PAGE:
As a consequence of this unstable political environment, characterized by an unstable government system, political unrest, socio-political crisis in the two English speaking regions, and incessant lockdowns the company has considerably drop in sales volumes as a result of disruption in the supply chain.


Given the complexity of the SABC supply chain structure due to separate production units and sequences of complicated processes required to complete value additions and supply chain operations the political environment of Cameroon has further added to this complexness.


One factor that contributes to these disruptions is security risk due to the socio-political crisis facing Cameroon. Security risk has direct and indirect effects on supply chain operations. These include a decline in production, unpredictable interruptions in value and supply chain operations, difficulty in maintaining labour supply, and transportation delays.


Security risk has also reduced the confidence of consumers and investors. Added to the fact that the supply chain involves acquiring products from different environment/suppliers of which most of these suppliers are located in areas which has been hardest hit by the socio-political crisis which has hit the English speaking regions of Cameroon.


Due to the security risk the supply chain has been disrupted which have made the smooth functioning of the supply chain almost impossible in addition to that the SABC products has been contraband in most affected regions.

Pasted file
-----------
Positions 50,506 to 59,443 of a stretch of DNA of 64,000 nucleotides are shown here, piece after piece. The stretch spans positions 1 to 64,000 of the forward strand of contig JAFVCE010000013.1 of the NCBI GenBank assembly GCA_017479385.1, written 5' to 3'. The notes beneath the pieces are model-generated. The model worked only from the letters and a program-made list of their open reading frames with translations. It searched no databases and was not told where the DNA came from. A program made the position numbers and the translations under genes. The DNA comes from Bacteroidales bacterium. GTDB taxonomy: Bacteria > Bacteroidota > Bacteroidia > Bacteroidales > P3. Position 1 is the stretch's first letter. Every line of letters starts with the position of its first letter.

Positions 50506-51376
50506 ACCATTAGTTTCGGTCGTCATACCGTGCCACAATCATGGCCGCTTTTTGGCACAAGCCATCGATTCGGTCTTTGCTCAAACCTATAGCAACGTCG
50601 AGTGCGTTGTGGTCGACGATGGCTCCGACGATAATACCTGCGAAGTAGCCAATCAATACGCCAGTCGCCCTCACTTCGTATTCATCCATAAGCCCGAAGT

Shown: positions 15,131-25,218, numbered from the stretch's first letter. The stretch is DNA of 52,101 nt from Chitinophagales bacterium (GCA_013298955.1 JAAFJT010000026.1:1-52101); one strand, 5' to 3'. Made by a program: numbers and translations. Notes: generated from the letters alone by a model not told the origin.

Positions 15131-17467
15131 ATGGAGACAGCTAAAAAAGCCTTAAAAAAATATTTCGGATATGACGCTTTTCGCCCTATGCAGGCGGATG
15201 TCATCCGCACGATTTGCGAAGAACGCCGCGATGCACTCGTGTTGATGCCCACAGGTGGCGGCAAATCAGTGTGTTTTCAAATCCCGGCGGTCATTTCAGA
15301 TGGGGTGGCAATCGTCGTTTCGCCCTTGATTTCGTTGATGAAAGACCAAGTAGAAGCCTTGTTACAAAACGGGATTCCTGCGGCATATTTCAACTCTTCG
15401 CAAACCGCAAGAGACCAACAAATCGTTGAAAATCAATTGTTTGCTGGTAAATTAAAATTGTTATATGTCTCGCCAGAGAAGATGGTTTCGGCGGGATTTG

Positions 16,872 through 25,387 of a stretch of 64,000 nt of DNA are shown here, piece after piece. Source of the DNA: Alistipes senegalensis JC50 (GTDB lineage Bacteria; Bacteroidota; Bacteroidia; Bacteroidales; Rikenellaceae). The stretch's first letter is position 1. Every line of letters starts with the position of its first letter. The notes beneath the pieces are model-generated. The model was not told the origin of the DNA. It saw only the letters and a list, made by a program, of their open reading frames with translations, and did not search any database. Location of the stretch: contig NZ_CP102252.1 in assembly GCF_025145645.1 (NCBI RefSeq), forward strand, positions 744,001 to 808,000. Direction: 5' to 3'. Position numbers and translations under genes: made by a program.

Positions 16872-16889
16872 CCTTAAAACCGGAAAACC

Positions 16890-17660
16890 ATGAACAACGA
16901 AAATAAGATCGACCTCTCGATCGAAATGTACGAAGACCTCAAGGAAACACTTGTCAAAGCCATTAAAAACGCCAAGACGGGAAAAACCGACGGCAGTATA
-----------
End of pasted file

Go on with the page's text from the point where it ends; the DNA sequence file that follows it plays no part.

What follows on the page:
1.3 Research Question

1.3.1 Main Research Question

 What impact does politics have on the supply chain of SABC?


1.3.2 Specific Research Questions

  • What effect does government regulation have on the supply chain of SABC?
  • What are the effects of socio-political crises on the supply chain of SABC?
  • What challenges does SABC face in practicing effective supply chain management?
  • What supply chain management strategies can be proposed to better manage supply chain disruptions?


1.4 Research Objectives

The following research objectives have been postulated to guide the study;


1.4.1 Main Objective

  • To examine the impact of politics on the supply chain of SABC


1.4.2 Specific Objectives

  • To determine the effect of government regulation on the supply chain of SABC
  • To determine the effect of socio-political crisis on the supply chain of SABC
  • To investigate the challenges faced by SABC in practicing effective supply chain management
  • To propose strategies of handling supply chain disruptions